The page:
Introduction moral society is built on the basis of a number of unspoken, but generally agreed upon social issues. A moral society generally applies the maxim "treat others in the way you would like to be treated" and this proverb, although it's heard more frequently in the school play yard than in the corporate boardroom, should affect business decisions which affect the community at large. Some would say that operating a business within legal boundaries is not an accurate measure of an ethical business. Within the past few decades, advertising has become the focus of ethical pressure. The 'Joe Camel' cartoon character developed as a spokesperson - mascot for the camel cigarette was pulled after community outrage that the furry, cute character was likely an attempt by the company to market their addictive and destructive products to children.
A tremendous pressure has been brought to bear on businesses recently to develop global policies on environmental protection, workplace drug testing, equal employment opportunities, sexual harassment, and conflict of interest and so on. While this is often a legal requirement, sometimes such policies are established to comply with conditions in collective bargaining agreements, or even to serve as a vehicle for an improved public image. Whether legal, formal, or voluntarily derived, these corporate positions are also established because they are believed by the company and its board of directors to be the "right things" to do. They reflect the company's moral stance. They regulate behavior within the company by encouraging certain ways of acting and by serving as the criteria against which suspected breaches of moral conduct can be measured. (Carson, 1995)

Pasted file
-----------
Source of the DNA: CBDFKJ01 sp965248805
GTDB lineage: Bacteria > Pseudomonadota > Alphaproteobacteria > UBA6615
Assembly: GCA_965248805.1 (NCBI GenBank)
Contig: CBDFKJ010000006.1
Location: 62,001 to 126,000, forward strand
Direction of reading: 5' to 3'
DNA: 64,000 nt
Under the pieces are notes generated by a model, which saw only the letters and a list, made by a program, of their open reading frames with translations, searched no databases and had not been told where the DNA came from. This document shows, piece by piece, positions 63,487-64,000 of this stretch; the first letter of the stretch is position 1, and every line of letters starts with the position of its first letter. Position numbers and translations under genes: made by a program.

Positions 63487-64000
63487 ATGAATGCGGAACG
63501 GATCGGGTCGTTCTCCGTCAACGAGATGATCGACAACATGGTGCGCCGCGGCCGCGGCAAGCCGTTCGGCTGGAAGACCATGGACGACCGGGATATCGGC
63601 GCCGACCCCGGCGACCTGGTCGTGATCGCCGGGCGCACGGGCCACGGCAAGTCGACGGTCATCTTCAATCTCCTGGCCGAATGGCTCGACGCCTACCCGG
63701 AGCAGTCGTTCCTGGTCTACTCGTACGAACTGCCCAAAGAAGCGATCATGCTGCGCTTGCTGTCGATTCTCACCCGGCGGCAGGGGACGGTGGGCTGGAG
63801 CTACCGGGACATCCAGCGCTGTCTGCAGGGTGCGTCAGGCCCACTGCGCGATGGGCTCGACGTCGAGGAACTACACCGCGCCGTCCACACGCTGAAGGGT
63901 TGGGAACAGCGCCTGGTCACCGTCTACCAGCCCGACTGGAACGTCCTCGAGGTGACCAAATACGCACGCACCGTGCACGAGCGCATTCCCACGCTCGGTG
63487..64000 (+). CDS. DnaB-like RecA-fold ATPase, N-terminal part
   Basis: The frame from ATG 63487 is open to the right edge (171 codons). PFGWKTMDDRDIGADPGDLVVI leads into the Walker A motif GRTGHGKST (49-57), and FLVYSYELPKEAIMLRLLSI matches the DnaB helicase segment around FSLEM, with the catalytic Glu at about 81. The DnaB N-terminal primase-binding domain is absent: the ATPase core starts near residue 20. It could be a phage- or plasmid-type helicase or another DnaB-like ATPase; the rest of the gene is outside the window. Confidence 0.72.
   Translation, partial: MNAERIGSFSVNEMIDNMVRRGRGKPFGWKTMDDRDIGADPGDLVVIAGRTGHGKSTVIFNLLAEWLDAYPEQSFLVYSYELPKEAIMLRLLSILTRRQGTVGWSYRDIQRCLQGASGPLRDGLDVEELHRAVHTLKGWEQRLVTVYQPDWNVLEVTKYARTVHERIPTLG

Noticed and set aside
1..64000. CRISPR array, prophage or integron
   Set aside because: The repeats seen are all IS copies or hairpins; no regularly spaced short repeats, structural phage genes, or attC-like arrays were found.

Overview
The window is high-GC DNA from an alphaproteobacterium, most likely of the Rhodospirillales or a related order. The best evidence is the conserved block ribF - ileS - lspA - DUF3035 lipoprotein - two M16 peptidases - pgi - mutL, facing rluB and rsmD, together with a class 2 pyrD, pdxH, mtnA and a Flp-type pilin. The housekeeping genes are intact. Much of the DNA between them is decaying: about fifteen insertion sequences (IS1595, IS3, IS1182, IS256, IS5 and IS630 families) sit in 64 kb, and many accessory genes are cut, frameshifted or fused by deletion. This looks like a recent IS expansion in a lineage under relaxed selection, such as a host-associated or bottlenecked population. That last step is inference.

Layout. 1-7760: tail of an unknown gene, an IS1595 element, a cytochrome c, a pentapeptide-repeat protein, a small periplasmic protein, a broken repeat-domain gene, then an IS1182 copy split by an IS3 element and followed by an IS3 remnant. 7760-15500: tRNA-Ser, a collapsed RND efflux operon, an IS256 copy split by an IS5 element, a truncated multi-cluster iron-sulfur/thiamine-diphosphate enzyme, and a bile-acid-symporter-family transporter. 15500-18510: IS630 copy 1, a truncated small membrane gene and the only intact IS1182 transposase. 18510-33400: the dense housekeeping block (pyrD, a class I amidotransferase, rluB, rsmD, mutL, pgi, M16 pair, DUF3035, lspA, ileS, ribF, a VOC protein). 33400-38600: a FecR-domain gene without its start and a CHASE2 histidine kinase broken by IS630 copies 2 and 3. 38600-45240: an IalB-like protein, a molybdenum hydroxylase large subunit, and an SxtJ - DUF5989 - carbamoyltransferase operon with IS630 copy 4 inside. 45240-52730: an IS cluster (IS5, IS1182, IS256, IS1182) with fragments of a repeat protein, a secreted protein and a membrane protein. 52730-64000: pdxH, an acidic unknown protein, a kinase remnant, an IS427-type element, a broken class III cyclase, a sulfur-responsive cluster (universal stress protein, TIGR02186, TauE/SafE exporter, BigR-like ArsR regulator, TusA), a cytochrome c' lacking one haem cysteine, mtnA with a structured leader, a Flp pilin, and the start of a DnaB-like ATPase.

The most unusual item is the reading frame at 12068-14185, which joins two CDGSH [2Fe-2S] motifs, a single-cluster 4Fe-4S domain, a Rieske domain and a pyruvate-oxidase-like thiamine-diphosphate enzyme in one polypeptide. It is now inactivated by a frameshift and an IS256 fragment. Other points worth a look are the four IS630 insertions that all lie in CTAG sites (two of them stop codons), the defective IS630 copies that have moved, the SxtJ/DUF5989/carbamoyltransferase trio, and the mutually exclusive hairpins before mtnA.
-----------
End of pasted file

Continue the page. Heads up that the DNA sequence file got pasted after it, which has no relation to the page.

In the same vein, 'alcopop' products should come under the same level of intense scrutiny. These products, which contain a lower level of alcohol and a higher content of enticing flavor, are becoming the alcoholic beverage of choice for teens, underage drinkers, and beginning drinkers.
The alcohol industry depends on lifestyle choices and the slow process of behavioral modification in order to ensure their products viability into the next generation. Since alcohol consumption is prohibited until a person is 18, or 21 years old, alcohol companies have a limited time window during which to attract, and grip becoming adults into a drinking lifestyle. The alcopop, a highly flavored malt beverage, which some are calling 'flavored beer' or 'malternatives' (Oldenburg, 2002) is filling the gap between younger, non-drinkers who do not enjoy the taste of beverages with a higher alcohol content. Such drinks as Smirnoff Ice, Hard Lemonade, and Jack Daniels Hard Cola are marketed toward the younger crowd as a 'gateway beverage.' These products attract the younger drinker, engage them in a lifestyle that included alcohol as an integral part of recreation and friendship activities, and thus seg-wee them into a new lifestyle which includes alcohol as a lifestyle.
These Alcoholic products may be crossing an ethical line in the sand, in much the same way as Joe Camel. A poll conducted for the Center for Science in the Public Interest (CSPI) by Penn, Schoen & Berland Associates, Inc. shows that "alcopop" beverages appeal more to teenagers than to adults. The survey also showed that underage teens are more likely to consume them. (Alcohol Policy Project, 2001) These products have labels that resemble non-alcoholic lemonade, fruit punches and soft drinks which are all popular with teens, helping them make the behavioral shift from soda to alcohol as a beverage of choice.
Recently, at a Washington press conference, George A. Hacker, CSPI's director for alcohol policies said, "Booze merchants formulate the products and the design of their labeling and packaging specifically to appeal to people who don't like the taste of alcohol, which includes teenagers. 'Alcopops' are gateway drugs that ease young people into drinking and pave the way to more traditional alcoholic beverages." (Alcohol Policy Project, 2001)
According to the survey, teens report more familiarity than adults with "alcopops" by a margin of 3 to 1, and 17- and 18-year-olds are more than twice as likely as adults to have tried them. According to the poll:
Most teenagers and adults surveyed believe that the drinks are marketed primarily to people under the legal alcohol purchase age of 21,
Nine in 10 teens and 67% of adults think that companies make "alcopops" taste like lemonade as an attraction for a younger drinking crowd.